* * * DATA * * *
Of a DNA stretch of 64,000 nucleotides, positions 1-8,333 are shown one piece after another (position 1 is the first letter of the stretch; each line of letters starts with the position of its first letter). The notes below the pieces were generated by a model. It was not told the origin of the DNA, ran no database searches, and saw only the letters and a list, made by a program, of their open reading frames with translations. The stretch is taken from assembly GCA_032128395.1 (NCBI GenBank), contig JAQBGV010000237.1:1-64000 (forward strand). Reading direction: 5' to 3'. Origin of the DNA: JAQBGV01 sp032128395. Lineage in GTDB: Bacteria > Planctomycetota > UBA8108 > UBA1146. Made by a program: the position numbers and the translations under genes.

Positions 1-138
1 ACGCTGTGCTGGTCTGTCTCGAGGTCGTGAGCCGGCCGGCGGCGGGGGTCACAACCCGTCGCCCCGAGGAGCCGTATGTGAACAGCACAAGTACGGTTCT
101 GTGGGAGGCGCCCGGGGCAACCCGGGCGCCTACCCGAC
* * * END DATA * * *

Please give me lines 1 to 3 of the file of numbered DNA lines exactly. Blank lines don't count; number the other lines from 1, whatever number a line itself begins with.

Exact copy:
Of a DNA stretch of 64,000 nucleotides, positions 1-8,333 are shown one piece after another (position 1 is the first letter of the stretch; each line of letters starts with the position of its first letter). The notes below the pieces were generated by a model. It was not told the origin of the DNA, ran no database searches, and saw only the letters and a list, made by a program, of their open reading frames with translations. The stretch is taken from assembly GCA_032128395.1 (NCBI GenBank), contig JAQBGV010000237.1:1-64000 (forward strand). Reading direction: 5' to 3'. Origin of the DNA: JAQBGV01 sp032128395. Lineage in GTDB: Bacteria > Planctomycetota > UBA8108 > UBA1146. Made by a program: the position numbers and the translations under genes.

Positions 1-138
1 ACGCTGTGCTGGTCTGTCTCGAGGTCGTGAGCCGGCCGGCGGCGGGGGTCACAACCCGTCGCCCCGAGGAGCCGTATGTGAACAGCACAAGTACGGTTCT